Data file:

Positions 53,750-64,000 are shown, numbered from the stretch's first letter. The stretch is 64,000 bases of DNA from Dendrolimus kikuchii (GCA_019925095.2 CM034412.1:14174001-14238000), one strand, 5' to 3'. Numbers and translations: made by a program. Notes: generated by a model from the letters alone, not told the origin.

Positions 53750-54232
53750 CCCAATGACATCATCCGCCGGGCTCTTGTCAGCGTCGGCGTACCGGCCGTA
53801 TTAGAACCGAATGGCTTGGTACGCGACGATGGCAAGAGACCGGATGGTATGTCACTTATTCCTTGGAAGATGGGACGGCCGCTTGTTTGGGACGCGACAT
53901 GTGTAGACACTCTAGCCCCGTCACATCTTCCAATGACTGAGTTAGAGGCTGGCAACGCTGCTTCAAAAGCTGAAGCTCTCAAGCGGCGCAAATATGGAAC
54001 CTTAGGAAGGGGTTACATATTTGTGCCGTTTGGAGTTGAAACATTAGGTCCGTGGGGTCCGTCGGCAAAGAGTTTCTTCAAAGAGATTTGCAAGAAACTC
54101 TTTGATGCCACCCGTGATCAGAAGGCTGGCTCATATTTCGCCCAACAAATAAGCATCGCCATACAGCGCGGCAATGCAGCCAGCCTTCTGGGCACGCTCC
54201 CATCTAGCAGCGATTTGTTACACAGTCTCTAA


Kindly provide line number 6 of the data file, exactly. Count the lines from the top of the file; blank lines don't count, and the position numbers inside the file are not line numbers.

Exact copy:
54001 CTTAGGAAGGGGTTACATATTTGTGCCGTTTGGAGTTGAAACATTAGGTCCGTGGGGTCCGTCGGCAAAGAGTTTCTTCAAAGAGATTTGCAAGAAACTC